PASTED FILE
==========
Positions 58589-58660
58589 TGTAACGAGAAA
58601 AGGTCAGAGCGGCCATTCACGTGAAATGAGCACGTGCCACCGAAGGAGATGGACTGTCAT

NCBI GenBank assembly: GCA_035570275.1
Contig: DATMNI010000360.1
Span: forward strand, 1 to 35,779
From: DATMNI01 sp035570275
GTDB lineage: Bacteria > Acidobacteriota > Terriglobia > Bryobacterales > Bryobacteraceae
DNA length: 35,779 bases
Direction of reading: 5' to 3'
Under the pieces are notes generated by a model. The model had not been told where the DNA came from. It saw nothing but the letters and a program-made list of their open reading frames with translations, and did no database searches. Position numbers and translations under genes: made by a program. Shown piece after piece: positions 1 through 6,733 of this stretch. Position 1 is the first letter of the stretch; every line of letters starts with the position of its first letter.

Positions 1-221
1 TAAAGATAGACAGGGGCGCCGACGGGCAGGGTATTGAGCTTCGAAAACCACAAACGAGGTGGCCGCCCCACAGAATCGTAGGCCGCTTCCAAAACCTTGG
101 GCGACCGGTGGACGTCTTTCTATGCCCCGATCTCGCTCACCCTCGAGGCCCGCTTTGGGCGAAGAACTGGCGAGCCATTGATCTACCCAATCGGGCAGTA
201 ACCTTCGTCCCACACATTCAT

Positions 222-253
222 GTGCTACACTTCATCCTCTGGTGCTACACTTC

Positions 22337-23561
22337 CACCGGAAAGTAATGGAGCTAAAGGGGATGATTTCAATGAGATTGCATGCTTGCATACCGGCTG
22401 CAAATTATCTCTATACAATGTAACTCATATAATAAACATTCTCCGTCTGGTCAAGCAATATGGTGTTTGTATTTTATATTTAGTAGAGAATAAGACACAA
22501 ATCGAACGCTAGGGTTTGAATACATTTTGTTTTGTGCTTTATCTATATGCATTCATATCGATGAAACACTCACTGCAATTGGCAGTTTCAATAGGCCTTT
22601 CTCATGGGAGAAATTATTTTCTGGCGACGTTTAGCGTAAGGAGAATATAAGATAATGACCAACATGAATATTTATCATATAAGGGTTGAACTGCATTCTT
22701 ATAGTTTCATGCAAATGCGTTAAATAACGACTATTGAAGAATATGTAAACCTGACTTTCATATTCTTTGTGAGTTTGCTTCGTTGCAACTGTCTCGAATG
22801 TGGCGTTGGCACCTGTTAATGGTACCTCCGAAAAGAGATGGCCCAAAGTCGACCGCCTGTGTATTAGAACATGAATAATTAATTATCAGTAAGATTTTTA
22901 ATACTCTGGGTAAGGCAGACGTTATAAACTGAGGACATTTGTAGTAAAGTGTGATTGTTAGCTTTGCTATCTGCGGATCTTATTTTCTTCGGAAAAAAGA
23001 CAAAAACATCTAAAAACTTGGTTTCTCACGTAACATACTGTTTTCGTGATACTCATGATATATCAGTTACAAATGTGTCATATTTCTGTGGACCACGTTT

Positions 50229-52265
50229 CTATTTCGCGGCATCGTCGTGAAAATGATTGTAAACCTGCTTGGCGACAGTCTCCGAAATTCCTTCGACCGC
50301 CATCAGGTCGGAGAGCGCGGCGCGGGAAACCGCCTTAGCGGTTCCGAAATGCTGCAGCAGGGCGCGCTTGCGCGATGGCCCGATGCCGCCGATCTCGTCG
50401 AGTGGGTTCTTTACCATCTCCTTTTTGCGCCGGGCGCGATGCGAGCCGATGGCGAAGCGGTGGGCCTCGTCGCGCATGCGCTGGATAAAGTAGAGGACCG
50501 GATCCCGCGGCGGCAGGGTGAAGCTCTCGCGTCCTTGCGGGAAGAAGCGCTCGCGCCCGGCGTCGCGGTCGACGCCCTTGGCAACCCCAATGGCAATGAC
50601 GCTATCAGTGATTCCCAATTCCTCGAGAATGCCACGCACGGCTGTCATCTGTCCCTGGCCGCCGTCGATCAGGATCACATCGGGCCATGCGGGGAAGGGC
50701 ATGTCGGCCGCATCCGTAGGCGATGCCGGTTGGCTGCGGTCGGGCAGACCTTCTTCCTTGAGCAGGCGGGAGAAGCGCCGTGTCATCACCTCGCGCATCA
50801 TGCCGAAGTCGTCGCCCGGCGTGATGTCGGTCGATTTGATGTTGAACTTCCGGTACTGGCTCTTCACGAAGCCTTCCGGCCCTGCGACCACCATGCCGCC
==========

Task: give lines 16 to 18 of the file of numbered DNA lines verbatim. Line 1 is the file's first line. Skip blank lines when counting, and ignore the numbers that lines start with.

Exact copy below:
Positions 222-253
222 GTGCTACACTTCATCCTCTGGTGCTACACTTC

Positions 22337-23561